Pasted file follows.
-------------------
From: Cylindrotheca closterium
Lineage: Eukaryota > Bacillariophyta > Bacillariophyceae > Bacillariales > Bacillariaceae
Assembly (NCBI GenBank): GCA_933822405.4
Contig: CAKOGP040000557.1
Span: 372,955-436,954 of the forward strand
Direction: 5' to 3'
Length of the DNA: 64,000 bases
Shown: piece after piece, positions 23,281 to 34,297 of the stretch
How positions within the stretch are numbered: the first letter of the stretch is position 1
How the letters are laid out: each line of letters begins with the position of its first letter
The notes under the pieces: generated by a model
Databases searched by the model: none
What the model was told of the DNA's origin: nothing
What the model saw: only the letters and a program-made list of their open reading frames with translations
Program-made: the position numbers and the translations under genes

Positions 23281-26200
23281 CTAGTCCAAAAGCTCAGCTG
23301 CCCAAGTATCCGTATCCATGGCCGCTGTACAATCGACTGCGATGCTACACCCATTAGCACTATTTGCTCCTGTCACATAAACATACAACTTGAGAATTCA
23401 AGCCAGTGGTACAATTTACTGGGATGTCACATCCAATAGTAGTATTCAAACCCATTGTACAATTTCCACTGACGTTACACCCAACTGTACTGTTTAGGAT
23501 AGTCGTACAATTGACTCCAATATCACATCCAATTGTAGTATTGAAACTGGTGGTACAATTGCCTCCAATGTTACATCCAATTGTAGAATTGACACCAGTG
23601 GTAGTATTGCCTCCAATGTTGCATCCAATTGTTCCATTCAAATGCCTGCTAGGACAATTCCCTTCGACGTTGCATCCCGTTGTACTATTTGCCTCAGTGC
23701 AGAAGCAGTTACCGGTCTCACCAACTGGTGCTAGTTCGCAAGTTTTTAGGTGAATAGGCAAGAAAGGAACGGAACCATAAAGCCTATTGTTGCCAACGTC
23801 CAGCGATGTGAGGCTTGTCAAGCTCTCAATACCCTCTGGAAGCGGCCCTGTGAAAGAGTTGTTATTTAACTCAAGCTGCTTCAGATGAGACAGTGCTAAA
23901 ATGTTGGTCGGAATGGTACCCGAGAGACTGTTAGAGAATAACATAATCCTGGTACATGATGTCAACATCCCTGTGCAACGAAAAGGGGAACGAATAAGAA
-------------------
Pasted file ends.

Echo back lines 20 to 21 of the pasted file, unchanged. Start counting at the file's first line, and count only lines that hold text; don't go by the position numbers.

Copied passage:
23501 AGTCGTACAATTGACTCCAATATCACATCCAATTGTAGTATTGAAACTGGTGGTACAATTGCCTCCAATGTTACATCCAATTGTAGAATTGACACCAGTG
23601 GTAGTATTGCCTCCAATGTTGCATCCAATTGTTCCATTCAAATGCCTGCTAGGACAATTCCCTTCGACGTTGCATCCCGTTGTACTATTTGCCTCAGTGC